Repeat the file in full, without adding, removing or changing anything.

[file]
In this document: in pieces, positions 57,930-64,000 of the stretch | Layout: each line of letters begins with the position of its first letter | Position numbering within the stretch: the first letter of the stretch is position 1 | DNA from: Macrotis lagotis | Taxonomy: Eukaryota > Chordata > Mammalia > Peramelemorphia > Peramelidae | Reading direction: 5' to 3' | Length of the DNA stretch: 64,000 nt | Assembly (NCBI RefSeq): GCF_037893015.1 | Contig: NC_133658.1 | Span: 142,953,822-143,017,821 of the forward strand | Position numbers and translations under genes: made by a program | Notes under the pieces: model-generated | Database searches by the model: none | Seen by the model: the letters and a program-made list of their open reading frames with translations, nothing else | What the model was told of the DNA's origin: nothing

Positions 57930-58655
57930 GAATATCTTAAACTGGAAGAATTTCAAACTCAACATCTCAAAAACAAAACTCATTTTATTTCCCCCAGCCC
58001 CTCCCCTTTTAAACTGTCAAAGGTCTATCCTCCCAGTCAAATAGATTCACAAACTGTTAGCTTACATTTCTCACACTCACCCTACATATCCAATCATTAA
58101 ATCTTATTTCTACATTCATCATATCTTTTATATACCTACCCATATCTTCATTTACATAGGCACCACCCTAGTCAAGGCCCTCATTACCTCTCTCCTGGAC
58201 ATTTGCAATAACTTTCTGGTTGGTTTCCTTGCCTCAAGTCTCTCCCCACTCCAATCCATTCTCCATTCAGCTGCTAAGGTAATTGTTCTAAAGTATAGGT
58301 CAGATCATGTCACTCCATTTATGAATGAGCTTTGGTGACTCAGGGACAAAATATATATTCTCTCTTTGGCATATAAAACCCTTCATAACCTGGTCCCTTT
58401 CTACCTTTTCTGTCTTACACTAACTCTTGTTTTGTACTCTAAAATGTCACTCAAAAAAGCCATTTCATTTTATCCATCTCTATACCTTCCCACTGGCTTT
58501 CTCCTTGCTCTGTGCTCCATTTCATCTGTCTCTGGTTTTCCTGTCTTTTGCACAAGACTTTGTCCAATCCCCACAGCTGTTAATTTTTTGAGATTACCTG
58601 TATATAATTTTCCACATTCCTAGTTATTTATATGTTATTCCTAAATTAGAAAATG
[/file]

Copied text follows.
In this document: in pieces, positions 57,930-64,000 of the stretch | Layout: each line of letters begins with the position of its first letter | Position numbering within the stretch: the first letter of the stretch is position 1 | DNA from: Macrotis lagotis | Taxonomy: Eukaryota > Chordata > Mammalia > Peramelemorphia > Peramelidae | Reading direction: 5' to 3' | Length of the DNA stretch: 64,000 nt | Assembly (NCBI RefSeq): GCF_037893015.1 | Contig: NC_133658.1 | Span: 142,953,822-143,017,821 of the forward strand | Position numbers and translations under genes: made by a program | Notes under the pieces: model-generated | Database searches by the model: none | Seen by the model: the letters and a program-made list of their open reading frames with translations, nothing else | What the model was told of the DNA's origin: nothing

Positions 57930-58655
57930 GAATATCTTAAACTGGAAGAATTTCAAACTCAACATCTCAAAAACAAAACTCATTTTATTTCCCCCAGCCC
58001 CTCCCCTTTTAAACTGTCAAAGGTCTATCCTCCCAGTCAAATAGATTCACAAACTGTTAGCTTACATTTCTCACACTCACCCTACATATCCAATCATTAA
58101 ATCTTATTTCTACATTCATCATATCTTTTATATACCTACCCATATCTTCATTTACATAGGCACCACCCTAGTCAAGGCCCTCATTACCTCTCTCCTGGAC
58201 ATTTGCAATAACTTTCTGGTTGGTTTCCTTGCCTCAAGTCTCTCCCCACTCCAATCCATTCTCCATTCAGCTGCTAAGGTAATTGTTCTAAAGTATAGGT
58301 CAGATCATGTCACTCCATTTATGAATGAGCTTTGGTGACTCAGGGACAAAATATATATTCTCTCTTTGGCATATAAAACCCTTCATAACCTGGTCCCTTT
58401 CTACCTTTTCTGTCTTACACTAACTCTTGTTTTGTACTCTAAAATGTCACTCAAAAAAGCCATTTCATTTTATCCATCTCTATACCTTCCCACTGGCTTT
58501 CTCCTTGCTCTGTGCTCCATTTCATCTGTCTCTGGTTTTCCTGTCTTTTGCACAAGACTTTGTCCAATCCCCACAGCTGTTAATTTTTTGAGATTACCTG
58601 TATATAATTTTCCACATTCCTAGTTATTTATATGTTATTCCTAAATTAGAAAATG